Let’s say a project is anticipated to generate a 20% cash-on-cash return. These numbers can only be achieved if everything with the project goes according to plan. But in commercial real estate, things rarely go exactly according to plan. Construction costs could increase, extreme weather events can cause project delays, units may lease up more slowly than anticipated or at rents lower than expected, etc. These risks should all be factored into the developer’s pro forma.
Using one of the examples above, let’s say the developer of a 50-unit apartment building was expecting to deliver the ground-up project in 18-months with units leasing for $2,000 on average. What happens to the bottom line if the project actually takes 24-months to complete and units ultimately only lease for $1,800? Would you still feel comfortable with the projected returns?
An adept sponsor may instead underwrite the deal assuming a 24-month construction schedule with units leasing for $1,800. They’ll manage the project to meet, even exceed, those expectations. If it turns out that the project is wrapped up and delivered with a bow after 18 months and units lease up for $2,000, the cost savings and higher cash flow is just additional upside that can be returned to investors accordingly.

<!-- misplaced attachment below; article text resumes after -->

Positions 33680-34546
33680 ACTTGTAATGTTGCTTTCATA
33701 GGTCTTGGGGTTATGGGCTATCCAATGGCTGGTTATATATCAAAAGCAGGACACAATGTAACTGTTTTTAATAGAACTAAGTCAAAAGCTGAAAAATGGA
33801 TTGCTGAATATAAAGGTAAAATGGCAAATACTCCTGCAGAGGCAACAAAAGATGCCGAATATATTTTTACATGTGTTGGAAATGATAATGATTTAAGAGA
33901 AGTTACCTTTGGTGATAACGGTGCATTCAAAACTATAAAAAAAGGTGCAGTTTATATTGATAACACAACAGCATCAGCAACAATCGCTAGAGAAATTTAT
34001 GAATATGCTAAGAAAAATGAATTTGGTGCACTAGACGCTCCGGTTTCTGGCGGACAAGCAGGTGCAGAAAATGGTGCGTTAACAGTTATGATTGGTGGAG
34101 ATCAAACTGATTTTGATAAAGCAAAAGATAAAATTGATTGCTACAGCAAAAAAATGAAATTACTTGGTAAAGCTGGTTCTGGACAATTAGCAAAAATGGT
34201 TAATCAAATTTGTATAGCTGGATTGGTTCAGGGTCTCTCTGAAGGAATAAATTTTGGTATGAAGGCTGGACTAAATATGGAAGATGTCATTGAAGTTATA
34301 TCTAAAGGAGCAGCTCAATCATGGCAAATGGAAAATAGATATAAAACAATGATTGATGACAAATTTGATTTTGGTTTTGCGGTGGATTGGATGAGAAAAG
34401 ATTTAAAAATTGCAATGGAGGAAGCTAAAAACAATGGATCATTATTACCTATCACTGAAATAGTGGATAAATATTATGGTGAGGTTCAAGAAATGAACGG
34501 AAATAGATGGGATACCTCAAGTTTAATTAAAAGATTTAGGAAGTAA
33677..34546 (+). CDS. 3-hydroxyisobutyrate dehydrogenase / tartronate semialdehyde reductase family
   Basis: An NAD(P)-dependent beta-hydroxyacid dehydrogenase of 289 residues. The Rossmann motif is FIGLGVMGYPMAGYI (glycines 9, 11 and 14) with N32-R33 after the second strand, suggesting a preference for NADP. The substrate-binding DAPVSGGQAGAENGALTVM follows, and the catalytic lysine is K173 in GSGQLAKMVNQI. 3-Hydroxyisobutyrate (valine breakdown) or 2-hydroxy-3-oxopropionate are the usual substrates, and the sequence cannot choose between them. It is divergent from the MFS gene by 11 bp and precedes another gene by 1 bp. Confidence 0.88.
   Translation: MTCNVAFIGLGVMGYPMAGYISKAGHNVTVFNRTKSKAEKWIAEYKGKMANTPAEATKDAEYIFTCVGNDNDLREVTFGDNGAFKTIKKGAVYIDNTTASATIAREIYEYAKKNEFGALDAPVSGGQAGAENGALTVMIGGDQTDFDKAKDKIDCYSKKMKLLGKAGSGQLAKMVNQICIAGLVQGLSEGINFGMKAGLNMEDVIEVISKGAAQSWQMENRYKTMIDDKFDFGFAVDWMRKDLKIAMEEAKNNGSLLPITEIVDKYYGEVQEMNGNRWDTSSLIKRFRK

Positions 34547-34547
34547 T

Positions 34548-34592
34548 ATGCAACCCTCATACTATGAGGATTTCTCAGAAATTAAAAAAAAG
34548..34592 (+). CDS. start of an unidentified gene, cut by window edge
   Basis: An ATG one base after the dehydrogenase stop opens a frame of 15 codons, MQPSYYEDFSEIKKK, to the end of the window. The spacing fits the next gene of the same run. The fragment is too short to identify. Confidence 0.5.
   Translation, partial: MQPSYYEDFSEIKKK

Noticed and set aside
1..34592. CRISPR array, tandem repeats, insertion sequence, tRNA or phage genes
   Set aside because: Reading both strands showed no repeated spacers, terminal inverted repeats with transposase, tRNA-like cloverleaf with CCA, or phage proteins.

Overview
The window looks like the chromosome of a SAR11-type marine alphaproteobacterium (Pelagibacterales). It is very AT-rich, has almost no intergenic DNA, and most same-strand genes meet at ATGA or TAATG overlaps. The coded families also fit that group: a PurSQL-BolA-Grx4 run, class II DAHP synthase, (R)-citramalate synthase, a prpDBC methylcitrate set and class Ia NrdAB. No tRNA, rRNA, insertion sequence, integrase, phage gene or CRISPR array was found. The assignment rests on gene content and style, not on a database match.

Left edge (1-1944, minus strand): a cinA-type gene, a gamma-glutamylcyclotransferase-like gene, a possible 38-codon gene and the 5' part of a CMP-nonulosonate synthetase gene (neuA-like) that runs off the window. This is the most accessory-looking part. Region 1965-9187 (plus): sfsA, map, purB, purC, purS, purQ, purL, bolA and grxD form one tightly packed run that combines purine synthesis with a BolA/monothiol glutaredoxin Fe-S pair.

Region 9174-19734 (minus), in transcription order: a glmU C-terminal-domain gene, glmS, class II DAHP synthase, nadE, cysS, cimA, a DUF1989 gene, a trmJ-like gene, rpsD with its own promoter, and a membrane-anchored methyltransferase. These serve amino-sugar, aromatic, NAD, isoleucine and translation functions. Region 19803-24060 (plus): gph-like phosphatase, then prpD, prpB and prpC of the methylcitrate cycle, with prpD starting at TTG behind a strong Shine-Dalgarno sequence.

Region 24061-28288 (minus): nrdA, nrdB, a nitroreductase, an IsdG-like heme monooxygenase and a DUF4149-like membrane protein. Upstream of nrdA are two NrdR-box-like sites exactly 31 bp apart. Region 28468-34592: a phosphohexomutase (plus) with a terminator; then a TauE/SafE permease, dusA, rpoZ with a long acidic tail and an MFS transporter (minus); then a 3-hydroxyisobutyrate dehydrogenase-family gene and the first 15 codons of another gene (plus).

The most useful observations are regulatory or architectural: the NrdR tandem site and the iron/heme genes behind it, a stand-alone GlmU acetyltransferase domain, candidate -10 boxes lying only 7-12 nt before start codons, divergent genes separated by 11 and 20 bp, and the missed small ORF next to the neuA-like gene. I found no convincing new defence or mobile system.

The key here is to underwrite conservatively from the outset. Analyze all “doomsday” scenarios and be sure you can live with those numbers in case things don’t go according to plan.
Evaluate Each Deal According to Your Investment Objectives
The risk associated with any specific real estate deal depends, at least in part, on an investor’s specific investment objectives. For example, if your goal is to invest in real estate for appreciation, some deals will inherently be riskier than others. Depending on where we are in the market cycle, some properties might not have much more room to appreciate. That doesn’t mean these properties couldn’t otherwise be strong investment opportunities. Instead, they might be better suited for a long-term, buy and hold investor who is more interested in earning passive cash flow.